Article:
Increasing visitor numbers have not dampened the peaceful spirit of this small, laid back northern townby Percy Roxas
Set in a laid back valley surrounded by steep mountains between Chiang Mai and Mae Hong Son, Pai used to be the one of the best-kept secrets in northern Thailand. Part of the lure of this small town was that it is part of the fabled “land of three mists” near the Myanmar border, which is renowned for its natural beauty, ethnically mixed culture, lush green jungles, and their appurtenant wonders. The town was the traditional habitat of the Shan people (ethnic Tai whose culture was influenced by Burma), and while it thrives on tourism these days it is still, in general, a quiet little town with small, gentle pleasures. The town has recently seen a number of major infrastructure upgrades, including the development of a small airport offering several daily flights, the proliferation of several small- to medium-sized luxury resorts and restaurants, and a couple of live music clubs and beer bars. But, it hasn’t lost that “isolated-from-the-world feeling” that you get when you make a visit.
Peace and tranquility are overused buzzwords these days but they are still the main reasons to visit Pai. It’s perfect as a mountain retreat, and visitors will enjoy the year-round temperate weather, the many natural and cultural wonders, and the range of activities that are conducive to relaxation and recharging.
SEE & DO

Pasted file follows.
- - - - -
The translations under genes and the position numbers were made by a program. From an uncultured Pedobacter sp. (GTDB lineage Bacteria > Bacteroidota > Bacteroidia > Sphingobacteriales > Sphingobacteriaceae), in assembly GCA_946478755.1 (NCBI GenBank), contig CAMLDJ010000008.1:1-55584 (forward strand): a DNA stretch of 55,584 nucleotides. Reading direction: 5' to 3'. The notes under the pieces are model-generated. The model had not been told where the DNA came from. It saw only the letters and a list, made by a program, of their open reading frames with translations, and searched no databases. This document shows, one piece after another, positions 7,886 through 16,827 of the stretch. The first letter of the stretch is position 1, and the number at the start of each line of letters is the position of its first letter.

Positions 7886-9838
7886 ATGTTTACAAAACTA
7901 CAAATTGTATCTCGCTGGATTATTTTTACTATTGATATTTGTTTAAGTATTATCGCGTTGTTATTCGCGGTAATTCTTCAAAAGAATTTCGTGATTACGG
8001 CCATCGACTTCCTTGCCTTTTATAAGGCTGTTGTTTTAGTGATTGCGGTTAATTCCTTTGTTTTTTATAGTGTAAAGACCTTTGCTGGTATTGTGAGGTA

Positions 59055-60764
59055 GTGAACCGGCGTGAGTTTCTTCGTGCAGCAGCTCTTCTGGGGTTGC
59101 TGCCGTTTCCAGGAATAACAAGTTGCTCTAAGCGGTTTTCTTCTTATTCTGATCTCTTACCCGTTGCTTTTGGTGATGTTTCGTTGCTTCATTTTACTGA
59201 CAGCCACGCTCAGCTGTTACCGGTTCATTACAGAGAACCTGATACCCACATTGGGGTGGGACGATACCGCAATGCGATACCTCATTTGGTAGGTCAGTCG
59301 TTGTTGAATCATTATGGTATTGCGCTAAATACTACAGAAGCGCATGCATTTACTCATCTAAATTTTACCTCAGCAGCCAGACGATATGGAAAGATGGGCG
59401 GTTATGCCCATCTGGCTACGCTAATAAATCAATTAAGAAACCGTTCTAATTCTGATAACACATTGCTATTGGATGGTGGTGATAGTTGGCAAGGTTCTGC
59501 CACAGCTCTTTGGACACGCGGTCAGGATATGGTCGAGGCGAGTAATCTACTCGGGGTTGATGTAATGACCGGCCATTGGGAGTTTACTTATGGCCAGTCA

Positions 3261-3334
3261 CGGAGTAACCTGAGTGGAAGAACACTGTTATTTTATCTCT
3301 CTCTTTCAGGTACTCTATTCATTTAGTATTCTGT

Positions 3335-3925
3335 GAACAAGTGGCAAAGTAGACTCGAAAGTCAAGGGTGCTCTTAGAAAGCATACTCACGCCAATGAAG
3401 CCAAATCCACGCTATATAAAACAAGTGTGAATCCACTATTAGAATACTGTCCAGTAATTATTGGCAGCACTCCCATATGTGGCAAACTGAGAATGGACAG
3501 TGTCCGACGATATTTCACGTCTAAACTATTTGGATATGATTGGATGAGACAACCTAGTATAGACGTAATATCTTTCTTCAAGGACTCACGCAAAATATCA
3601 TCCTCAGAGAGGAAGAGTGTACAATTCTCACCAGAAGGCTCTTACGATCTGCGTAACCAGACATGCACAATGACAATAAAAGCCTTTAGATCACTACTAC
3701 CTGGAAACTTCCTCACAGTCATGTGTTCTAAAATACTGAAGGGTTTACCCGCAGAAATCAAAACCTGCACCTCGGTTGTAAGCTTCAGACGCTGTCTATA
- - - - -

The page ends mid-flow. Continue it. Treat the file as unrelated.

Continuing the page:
Attractions include waterfalls, gorges, caves, and hot springs whose temperatures vary from 80 to 200 degrees Celsius depending on the time of visit. Some resorts tap the hot springs and feed their hot water into spas, private bungalows, and public pools. The most popular activity, though, is white water rafting on the longest river in Mae Hong Son (the Pai River), which is famous for its series of rapids dancing along to scenic gorges. In the town itself the quaint magic of Pai appeal to visitors of all kinds: the young and the young-at-heart, the arty type, and more, in addition to those looking for peace and quiet in their holiday. There’s a vibrant night scene without the sleaze, and a music and art scene that you seldom find in other Thai destinations. Of course, Pai’s location at the foot of the mountains also make it an ideal base for trekking and visiting hill tribes such as the Karen, Hmong, Lisu, and Lahu. Another notable attraction is the Wednesday Market. There are many new attractions too, such as the Grand Canyon of Pai and the Chinese Village.
The number of guesthouses and hotels in Pai continues to increase in recent years and most of them can be booked online. Whether you are looking for a budget guesthouse or a relatively full-service boutique resort, there’s probably something to suit your requirements, although there’s no five-star hotel — yet.
EAT & DRINK
As is anywhere in Thailand, there is an abundance of food and drink options in Pai. Your own accommodation will probably have a restaurant or two, but you can also venture into the center of the town, where there are now a wide variety of restaurants, coffee houses, and even bars and music lounges to quench your thirst or sate your hunger. An authentic local experience not-to-miss is going to the center of town early in the morning for a generous sampling of traditional Pai specialties or maybe to try some Southern Chinese cuisine in the Chinese village.
HOW TO GET THERE
From Chiang Mai, private vehicles can take Route 1095 to Pai (280 km), a very scenic drive. Regular bus services connect Mae Hong Son with Chiang Mai, and Pai is on the northern route. You can take either air-conditioned or fan buses to Pai from Chiang Mai’s Arcade Bus Station. The journey is long, slow and takes between four and five hours, but the route is scenic.